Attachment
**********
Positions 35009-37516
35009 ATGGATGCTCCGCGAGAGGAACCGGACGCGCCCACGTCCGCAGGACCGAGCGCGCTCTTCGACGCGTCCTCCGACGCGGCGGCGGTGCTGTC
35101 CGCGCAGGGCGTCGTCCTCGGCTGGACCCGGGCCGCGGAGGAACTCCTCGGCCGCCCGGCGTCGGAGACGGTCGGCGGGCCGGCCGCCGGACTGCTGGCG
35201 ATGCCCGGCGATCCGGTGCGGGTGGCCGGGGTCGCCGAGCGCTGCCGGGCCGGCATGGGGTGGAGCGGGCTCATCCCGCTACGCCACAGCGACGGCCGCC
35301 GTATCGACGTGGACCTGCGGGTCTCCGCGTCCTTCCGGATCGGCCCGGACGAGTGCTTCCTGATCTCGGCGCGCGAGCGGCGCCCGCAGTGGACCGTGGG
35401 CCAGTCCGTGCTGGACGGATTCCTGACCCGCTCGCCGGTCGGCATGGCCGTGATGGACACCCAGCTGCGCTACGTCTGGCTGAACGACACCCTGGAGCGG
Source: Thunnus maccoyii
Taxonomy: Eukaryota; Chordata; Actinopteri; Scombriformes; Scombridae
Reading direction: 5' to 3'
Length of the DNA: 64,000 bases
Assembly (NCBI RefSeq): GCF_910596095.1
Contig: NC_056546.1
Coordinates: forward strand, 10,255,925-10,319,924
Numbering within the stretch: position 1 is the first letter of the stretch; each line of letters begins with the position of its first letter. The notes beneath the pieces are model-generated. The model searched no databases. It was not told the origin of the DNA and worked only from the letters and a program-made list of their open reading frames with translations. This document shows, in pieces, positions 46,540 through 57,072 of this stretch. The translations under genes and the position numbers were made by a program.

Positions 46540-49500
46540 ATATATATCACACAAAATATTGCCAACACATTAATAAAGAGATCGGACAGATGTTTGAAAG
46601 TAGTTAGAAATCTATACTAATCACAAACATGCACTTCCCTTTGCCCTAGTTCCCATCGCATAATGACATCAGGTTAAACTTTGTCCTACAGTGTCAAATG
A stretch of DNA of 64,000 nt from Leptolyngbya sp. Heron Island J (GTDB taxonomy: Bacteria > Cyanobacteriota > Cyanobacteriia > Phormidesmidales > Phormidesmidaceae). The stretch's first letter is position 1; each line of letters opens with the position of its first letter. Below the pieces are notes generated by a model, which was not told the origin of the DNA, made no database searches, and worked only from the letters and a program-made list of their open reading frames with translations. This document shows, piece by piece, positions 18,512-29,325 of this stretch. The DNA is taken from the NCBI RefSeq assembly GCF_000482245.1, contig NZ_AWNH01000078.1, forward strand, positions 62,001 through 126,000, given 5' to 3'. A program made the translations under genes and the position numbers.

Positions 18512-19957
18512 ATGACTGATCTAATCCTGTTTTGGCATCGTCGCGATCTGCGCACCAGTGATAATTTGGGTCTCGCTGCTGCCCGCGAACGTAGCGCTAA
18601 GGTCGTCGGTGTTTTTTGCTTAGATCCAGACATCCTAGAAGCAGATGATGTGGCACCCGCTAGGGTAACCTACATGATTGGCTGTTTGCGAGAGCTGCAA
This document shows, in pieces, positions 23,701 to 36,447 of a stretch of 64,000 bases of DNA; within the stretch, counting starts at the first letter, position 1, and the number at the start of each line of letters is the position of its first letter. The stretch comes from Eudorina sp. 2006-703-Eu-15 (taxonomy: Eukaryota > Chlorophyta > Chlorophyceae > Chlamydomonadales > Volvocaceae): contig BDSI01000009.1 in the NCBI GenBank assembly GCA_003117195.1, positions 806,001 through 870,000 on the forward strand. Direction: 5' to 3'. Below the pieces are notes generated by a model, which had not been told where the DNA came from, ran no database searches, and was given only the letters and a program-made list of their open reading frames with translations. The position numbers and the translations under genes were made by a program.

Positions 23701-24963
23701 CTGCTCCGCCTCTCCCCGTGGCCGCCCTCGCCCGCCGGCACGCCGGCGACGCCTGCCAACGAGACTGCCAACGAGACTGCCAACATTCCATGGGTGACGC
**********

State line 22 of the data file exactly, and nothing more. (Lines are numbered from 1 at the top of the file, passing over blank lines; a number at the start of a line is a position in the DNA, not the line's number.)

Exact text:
This document shows, in pieces, positions 23,701 to 36,447 of a stretch of 64,000 bases of DNA; within the stretch, counting starts at the first letter, position 1, and the number at the start of each line of letters is the position of its first letter. The stretch comes from Eudorina sp. 2006-703-Eu-15 (taxonomy: Eukaryota > Chlorophyta > Chlorophyceae > Chlamydomonadales > Volvocaceae): contig BDSI01000009.1 in the NCBI GenBank assembly GCA_003117195.1, positions 806,001 through 870,000 on the forward strand. Direction: 5' to 3'. Below the pieces are notes generated by a model, which had not been told where the DNA came from, ran no database searches, and was given only the letters and a program-made list of their open reading frames with translations. The position numbers and the translations under genes were made by a program.